FocusCancer Immunology

Tumor microenvironment on the move and the Aselli connection

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Sci. Signal.  28 Jun 2016:
Vol. 9, Issue 434, pp. fs13
DOI: 10.1126/scisignal.aag2279

Abstract

The tumor microenvironment is involved in many activities that promote tumor cell growth, local spreading, and metastasis. In this issue of Science Signaling, Jung et al. found that lymphangiogenesis may result from the cooperation of two molecules, sphingosine-1-phosphate (S1P) and lipocalin 2 (LCN2), produced by tumor cells and macrophages, respectively. The new S1P-LCN2 axis stresses the importance of innate immunity in remodeling the tumor microenvironment and in lymphangiogenesis.

It is a great coincidence that Aselli is the name ancient astronomers gave to two stars in the constellation Cancer and is also the name of physician Gaspare Aselli, who in 1622 first identified lymphatic vessels of the intestine in dogs. The lymphatic vasculature is essential for immune function, tissue fluid homeostasis, and absorption of dietary fat. In cancer, the generation of new lymphatics, lymphangiogenesis, and remodeling of existing ones lead to greater lymphatic vessel invasion, which significantly increases the risk of tumor cell migration to draining lymph nodes and distal organ metastasis formation (1). Now, Jung et al. (2) identify new players linking mechanistically tumor microenvironment (TME) and lymphangiogenesis.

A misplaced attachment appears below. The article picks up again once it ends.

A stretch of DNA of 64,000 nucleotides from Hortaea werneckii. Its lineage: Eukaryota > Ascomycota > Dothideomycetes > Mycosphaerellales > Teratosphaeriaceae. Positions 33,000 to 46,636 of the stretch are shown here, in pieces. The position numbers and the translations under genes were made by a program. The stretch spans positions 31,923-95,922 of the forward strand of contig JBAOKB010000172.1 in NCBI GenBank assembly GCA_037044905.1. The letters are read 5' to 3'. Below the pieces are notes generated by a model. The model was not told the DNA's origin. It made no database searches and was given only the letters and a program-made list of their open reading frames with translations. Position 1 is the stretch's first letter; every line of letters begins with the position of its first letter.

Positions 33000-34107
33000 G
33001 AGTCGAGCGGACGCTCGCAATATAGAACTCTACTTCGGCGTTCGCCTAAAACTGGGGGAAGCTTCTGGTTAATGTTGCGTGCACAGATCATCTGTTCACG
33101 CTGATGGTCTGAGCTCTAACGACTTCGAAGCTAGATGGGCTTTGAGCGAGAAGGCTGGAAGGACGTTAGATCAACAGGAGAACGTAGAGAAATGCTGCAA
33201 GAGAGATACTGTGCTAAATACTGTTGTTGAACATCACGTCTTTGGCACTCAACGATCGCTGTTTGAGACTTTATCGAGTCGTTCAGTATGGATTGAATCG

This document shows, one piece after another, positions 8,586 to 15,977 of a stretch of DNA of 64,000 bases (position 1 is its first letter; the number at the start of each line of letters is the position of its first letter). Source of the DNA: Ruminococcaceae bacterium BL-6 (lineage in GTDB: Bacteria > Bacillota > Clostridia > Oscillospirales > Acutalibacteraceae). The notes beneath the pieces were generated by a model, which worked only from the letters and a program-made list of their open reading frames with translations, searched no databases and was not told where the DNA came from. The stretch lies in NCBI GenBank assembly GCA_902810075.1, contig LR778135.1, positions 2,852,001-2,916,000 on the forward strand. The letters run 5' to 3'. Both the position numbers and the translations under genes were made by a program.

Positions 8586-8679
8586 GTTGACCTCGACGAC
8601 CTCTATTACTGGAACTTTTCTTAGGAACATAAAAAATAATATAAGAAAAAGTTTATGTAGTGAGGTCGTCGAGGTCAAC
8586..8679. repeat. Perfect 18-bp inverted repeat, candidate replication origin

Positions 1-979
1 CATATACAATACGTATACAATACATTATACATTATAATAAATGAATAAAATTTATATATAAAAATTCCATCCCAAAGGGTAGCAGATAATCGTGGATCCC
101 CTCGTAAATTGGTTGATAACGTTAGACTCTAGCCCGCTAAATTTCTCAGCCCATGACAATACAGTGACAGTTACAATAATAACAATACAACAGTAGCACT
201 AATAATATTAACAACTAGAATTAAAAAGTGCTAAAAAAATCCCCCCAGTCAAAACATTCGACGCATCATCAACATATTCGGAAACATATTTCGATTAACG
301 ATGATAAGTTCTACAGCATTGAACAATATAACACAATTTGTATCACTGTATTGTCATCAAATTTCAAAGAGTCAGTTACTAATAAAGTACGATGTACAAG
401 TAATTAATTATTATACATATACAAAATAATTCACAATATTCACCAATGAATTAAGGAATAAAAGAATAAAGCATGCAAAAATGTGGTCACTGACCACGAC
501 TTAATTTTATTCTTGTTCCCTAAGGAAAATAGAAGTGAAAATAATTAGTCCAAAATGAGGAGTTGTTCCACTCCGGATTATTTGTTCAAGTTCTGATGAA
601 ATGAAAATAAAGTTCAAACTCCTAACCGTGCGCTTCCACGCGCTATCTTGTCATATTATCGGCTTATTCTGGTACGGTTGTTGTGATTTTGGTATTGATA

The TME in solid malignancies represents a heterogeneous population of cells, including tumor cells at various stages of differentiation mixed with fibroblasts, endothelial cells, and leukocytes. Although the proportion and number vary in different malignancies, leukocyte infiltrates can be broadly categorized as lymphocytes and myeloid cells. The accumulation of macrophages, a myeloid cell subset, has been shown to correlate with poor survival in several types of cancer including breast cancer, colorectal cancer, and glioblastoma. Once recruited to the TME, myeloid cells, including macrophages, promote tumor growth, spreading, neoangiogenesis, and metastasis via cell nonautonomous prosurvival signals. Large evidence now suggests that these tumor-enhancing functions include weakening the antitumor adaptive immune response. The success of immune checkpoint inhibitors therapy also leverages on the fact that tumor-infiltrating lymphocytes are functionally inert, likely the consequence of TME-borne cues. Undoubtedly, immune dysregulation in the TME is very complex and still to be regarded as a black box. The identification of a novel mechanism through which tumor cells co-opt innate immune cells to promote lymphangiogenesis, henceforth metastasis, sheds new light in a complex matter.